There he hooks up with his old high school love interest, Peggy Ann Snow (Ann-Margret), whom he never had the courage to approach when they were youngsters. Now trapped in an unhappy marriage to a brute (Ed Lauter), she at first resists Corky's overtures -- played mostly through Fats' persona, who can flirt and cajole while Corky can't get past a stammer.

Ann-Margret has verve and sass, and seems to exist as a thinking, independent character who isn't just there to be acted upon by the male protagonist. That wasn't always an assured thing in the 1970s (or now).

Attenborough and Goldman tease the audience with the possibility of something supernatural going on with Fats -- that he's actually a sentient being who only plays the part of a ventriloquist's dummy. On a couple of occasions we seem to catch his head moving on its own, but it's always in the corner of the screen and/or out of focus.

Of course, the most glaring evidence is when Fats stabs Peggy Ann's husband to death with a switchblade -- it's shot to suggest that the dummy is wielding the knife. But we can see it's a human hand holding the blade, and after the man falls dead, dragging Fats to the ground with him, the curtain behind where the dummy was sitting parts to reveal Corky.

The point is that while Fats isn't really alive, Corky thinks he is. Their ongoing conversations with each other are actually symptoms of a split personality, or at least a manifestation of Corky's darker instincts. (Of course, this doesn't explain the ending, where Peggy Ann starts talking in a voice similar to Fats', suggesting Corky's delusion has been passed on to her.)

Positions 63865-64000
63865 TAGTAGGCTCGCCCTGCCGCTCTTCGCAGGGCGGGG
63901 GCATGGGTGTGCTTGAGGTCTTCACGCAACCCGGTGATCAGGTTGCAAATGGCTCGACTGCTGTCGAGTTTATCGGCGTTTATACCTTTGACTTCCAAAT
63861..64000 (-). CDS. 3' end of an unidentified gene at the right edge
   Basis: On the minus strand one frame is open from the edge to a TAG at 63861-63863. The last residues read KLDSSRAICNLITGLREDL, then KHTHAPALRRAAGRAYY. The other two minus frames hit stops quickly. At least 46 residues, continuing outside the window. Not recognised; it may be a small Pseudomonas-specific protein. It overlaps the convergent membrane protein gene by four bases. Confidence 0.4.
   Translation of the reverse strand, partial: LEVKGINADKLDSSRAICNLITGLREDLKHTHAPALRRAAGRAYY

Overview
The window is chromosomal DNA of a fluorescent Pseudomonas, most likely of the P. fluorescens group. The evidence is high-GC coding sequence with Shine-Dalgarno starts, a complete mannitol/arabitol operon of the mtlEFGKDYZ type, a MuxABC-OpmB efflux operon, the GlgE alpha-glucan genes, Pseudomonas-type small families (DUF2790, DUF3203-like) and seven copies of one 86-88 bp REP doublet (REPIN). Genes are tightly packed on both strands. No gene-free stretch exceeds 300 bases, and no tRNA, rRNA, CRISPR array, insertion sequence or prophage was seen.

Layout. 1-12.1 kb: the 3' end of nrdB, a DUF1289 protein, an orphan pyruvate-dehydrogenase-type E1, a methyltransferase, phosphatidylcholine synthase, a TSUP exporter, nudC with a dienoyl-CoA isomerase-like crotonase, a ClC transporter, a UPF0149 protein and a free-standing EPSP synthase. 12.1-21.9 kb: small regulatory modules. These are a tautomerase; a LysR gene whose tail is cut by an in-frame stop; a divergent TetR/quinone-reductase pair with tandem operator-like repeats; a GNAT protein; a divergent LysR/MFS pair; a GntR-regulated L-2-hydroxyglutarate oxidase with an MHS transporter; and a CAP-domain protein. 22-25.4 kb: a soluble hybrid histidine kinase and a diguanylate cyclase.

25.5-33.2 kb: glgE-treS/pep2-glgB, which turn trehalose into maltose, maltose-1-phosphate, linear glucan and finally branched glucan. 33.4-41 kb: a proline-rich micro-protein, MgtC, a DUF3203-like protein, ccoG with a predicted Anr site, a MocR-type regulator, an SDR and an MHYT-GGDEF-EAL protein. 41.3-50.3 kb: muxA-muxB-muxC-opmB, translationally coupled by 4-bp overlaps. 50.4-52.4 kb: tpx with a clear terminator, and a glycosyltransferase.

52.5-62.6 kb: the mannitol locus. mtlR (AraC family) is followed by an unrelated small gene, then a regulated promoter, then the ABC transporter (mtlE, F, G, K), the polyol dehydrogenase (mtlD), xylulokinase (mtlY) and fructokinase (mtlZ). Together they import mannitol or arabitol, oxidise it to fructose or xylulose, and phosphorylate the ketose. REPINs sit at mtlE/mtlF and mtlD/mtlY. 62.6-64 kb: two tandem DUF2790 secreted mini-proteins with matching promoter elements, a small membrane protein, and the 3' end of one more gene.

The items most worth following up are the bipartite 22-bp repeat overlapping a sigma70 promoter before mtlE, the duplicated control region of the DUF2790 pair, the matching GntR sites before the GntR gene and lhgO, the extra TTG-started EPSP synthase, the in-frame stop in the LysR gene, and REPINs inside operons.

One of the things I most liked about the movie was the distinction Corky makes between "magic" and "tricks." Tricks, to him, are a set-up -- something the magician has arranged in advance with special equipment or a volunteer who's in on the gag. Corky insists that he performs magic, which he defines as simply a skill that has been practiced and honed so that it appears to be extraordinary.

Fats, for his part, tells Peggy Ann that "Corky does magic. I just do tricks," emphasizing the opposition between their warring personalities. In essence Fats is Corky's trick, the prop he uses to get the audience to pay attention to his magic act, which otherwise wouldn't impress them.

I haven't read Goldman's book, but I wonder if it explores the process of how Corky evolved from nobody loser to huge ventriloquism success. My guess is no.

It's merely supposition, but if I were to fill in the blanks for Corky's missing year, I would say he forced himself to sell out his purist magic principles by adopting the cheapest, moldiest carny sideshow trick: the ventriloquist dummy. Self-hatred drove him to endow the object of his parallel success and degradation with seething hatred.

Here's one thing I know: I would've loved to have seen the Corker & Fats television show.

"Magic" is a very good and borderline terrific proto-horror film that showcases Anthony Hopkins at his nervy best. Hopefully the movie can conjure up a new generation of admirers.